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pike.git/refdoc/chapters/data_types.xml:1: + <?xml version="1.0" encoding="utf-8"?>   <chapter title="Data types">      <p>In this chapter we will discuss all the different ways to store data   in Pike in detail. We have seen examples of many of these, but we haven't   really gone into how they work. In this chapter we will also see which - operators and functions work with the different types. - There are two categories of data types in Pike: <b>basic types</b>, and - <b>pointer types</b>. The difference is that basic types are copied when + operators and functions work with the different types.</p> + <p>Types in Pike are used in two different contexts; during compile-time, + and during run-time. Some types are only used during compile-time + (<tt>void</tt>, <tt>mixed</tt> and all constructed types), all other types + are also used during run-time. Also note the following functions and special + forms:</p> + <dl> + <dt><tt>type <ref>typeof</ref>(mixed <i>x</i>)</tt></dt> + <dd>This special form returns the compile-time type for the expression <i>x</i> + (which is not evaluated). Ie the type that the compiler believes that the + expression will return if evaluated.</dd> + <dt><tt>type <ref>_typeof</ref>(mixed <i>x</i>)</tt></dt> + <dd>This function returns the run-type of the value <i>x</i> (which is + evaluated).</dd> + </dl> +  + <p>There are two categories of run-time data types in Pike: <b>basic types</b>, + and <b>pointer types</b>. The difference is that basic types are copied when   assigned to a variable. With pointer types, merely the pointer is copied,   that way you get two variables pointing to the same thing.</p>      <section title="Basic types">      <p>The basic types are <tt>int</tt>, <tt>float</tt> and <tt>string</tt>.   For you who are accustomed to C or C++, it may seem odd that a string   is a basic type as opposed to an array of char, but it is surprisingly   easy to get used to.</p>   
pike.git/refdoc/chapters/data_types.xml:267:   </dl>      <p>Also, these functions operates on strings:</p>      <dl>   <dt><tt>string <ref>String.capitalize</ref>(string <i>s</i>)</tt></dt>   <dd>Returns <i>s</i> with the first character converted to upper case.</dd>      <dt><tt>int <ref>String.count</ref>(string <i>haystack</i>, string <i>needle</i>)</tt></dt>   <dd>Returns the number of occurances of <i>needle</i> in <i>haystack</i>. -  Equvivalent to <tt><ref>sizeof</ref>(<i>haystack</i>/<i>needle</i>)-1</tt>.</dd> +  Equivalent to <tt><ref>sizeof</ref>(<i>haystack</i>/<i>needle</i>)-1</tt>.</dd>      <dt><tt>int <ref>String.width</ref>(string <i>s</i>)</tt></dt>   <dd>Returns the width <i>s</i> in bits (8, 16 or 32).</dd>      <dt><tt>string <ref>lower_case</ref>(string <i>s</i>)</tt></dt>   <dd>Returns <i>s</i> with all the upper case characters converted to lower case.</dd>      <dt><tt>string <ref>replace</ref>(string <i>s</i>, string <i>from</i>, string <i>to</i>)</tt></dt>   <dd>This function replaces all occurrences of the string <i>from</i>    in <i>s</i> with <i>to</i> and returns the new string.</dd>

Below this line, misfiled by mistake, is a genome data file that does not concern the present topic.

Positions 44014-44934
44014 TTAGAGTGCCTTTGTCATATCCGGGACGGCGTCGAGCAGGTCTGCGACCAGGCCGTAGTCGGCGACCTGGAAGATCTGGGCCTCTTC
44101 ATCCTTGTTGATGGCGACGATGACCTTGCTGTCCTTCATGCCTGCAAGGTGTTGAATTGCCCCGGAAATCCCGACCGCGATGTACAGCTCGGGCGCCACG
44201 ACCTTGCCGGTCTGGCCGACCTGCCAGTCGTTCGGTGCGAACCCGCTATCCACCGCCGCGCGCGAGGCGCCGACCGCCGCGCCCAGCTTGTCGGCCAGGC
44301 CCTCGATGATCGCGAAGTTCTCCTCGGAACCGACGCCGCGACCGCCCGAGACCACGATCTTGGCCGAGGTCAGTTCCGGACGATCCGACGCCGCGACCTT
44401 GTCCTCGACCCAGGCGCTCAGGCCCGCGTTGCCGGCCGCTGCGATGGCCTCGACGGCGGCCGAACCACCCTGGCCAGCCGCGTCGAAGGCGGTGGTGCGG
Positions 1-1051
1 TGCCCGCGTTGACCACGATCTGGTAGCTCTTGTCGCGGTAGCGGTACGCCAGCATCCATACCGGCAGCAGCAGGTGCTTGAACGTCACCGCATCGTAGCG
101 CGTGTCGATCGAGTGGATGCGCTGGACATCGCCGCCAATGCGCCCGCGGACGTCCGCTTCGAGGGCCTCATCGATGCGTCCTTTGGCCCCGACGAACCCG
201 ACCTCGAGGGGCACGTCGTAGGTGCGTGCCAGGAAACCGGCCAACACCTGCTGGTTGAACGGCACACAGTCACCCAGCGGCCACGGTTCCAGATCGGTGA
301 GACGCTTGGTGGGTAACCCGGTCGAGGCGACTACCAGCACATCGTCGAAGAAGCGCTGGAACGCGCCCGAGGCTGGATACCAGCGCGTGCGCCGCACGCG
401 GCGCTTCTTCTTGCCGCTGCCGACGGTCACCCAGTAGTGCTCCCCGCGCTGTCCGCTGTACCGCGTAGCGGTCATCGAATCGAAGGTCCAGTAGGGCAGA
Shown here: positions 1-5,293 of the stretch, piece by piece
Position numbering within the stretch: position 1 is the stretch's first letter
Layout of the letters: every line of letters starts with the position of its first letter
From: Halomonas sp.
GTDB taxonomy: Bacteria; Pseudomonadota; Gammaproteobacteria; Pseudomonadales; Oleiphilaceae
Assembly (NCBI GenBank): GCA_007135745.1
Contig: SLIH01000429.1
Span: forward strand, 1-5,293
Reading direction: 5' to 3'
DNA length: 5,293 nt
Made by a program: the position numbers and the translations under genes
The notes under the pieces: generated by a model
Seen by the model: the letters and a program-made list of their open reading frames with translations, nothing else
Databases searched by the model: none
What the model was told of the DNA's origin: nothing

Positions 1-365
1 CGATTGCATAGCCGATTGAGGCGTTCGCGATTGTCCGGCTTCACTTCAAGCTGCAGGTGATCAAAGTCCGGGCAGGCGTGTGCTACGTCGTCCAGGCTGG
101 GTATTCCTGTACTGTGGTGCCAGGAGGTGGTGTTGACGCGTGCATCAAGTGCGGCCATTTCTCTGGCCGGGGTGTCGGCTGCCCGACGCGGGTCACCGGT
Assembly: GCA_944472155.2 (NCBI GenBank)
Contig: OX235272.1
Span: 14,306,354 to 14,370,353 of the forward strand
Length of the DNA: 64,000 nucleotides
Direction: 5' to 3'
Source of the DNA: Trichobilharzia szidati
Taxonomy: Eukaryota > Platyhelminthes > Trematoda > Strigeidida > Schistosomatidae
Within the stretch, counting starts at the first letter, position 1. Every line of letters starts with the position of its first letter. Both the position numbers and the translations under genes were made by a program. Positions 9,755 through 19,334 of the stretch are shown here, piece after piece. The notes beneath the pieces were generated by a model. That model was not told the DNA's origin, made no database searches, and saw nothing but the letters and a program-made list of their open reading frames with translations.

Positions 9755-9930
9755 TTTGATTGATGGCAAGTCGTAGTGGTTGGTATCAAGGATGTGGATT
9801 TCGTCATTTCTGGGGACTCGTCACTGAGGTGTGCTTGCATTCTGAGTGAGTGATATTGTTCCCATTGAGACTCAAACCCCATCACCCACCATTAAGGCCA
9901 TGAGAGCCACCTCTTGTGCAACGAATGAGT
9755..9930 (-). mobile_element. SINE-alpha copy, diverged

pike.git/refdoc/chapters/data_types.xml:947:    If <i>f</i> is located in a destructed object, 0 is returned.</dd>      <dt> <tt>function <ref>this_function</ref>()</tt></dt>   <dd> This function returns a pointer to the function it is called from.    This is normally only used with <b>lambda</b> functions because they    do not have a name.</dd>   </dl>   </subsection>   </section>    + <section title="Compile-time types"> + <p>There are two types that are pure compile-time types:</p> +  + <subsection title="void"> +  + <p>The type <tt>void</tt> is used to indicate the absence or optionality + of a value. There are two typical use cases:</p> +  + <dl> + <dt>As the return type of a function (eg <tt>void foo();</tt>).</dt> + <dd>This indicates that the function does not return any value.</dd> + <dt>As one of the types in a type set for a function parameter + (eg <tt>int foo(int|void param)</tt>).</dt> + <dd>This indicates that the caller of the function may omit that parameter + when calling the function, in which case it will default to the special + value <tt><ref>UNDEFINED</ref></tt>.</dd> + </dl> +  + <p>When creating functions with optional parameters the following functions + may be of interest:</p> +  + <dl> + <dt><tt>int <ref>undefinedp</ref>(mixed <i>x</i>)</tt></dt> + <dd>This function returns 1 if <i>x</i> is <tt><ref>UNDEFINED</ref></tt>, + and 0 otherwise.</dd> + <dt><tt>int <ref>query_num_arg</ref>()</tt></dt> + <dd>This function returns the number of arguments that the calling function + got called with.</dd> + </dl> +  + </subsection> +  + <subsection title="mixed"> +  + <p>The type <tt>mixed</tt> is used to indicate that values of any type + may be passed here, and that the actual type of the values that will + be used at run-time is totally unknown.</p> +  + <p>This type is typically used when implementing container classes (where + the actual values won't be manipulated by the code in the class), or as a + convenience fall-back when the actual compile-time type is getting too + complicated.</p> +  + </subsection> +  + <subsection title="Constructed types"> +  + <p>Futhermore more specific compile-time types may be constructed by + either subtyping the basic types by specifying parameters (eg + <tt>function(string(7bit), int(0..): string(7bit))</tt> instead of + just plain <tt>function</tt>), or by using the type union operator + (<tt>`|</tt>) to specify several alternative types (eg <tt>int|float</tt> + instead of <tt>mixed</tt>). Note that the run-time type may differ + from the declared compile-time type (like eg + <tt>function(string, int: string(7bit))</tt> and <tt>int(17..17)</tt> + respectively).</p> +  + </subsection> +  + </section> +    <section title="Sharing data">      <p>As mentioned in the beginning of this chapter, the assignment operator   (<tt>=</tt>) does not copy anything when you use it on a pointer type.   Instead it just creates another reference to the memory object.   In most situations this does not present a problem, and it speeds up   Pike's performance. However, you must be aware of this when programming.   This can be illustrated with an example:</p>      <example>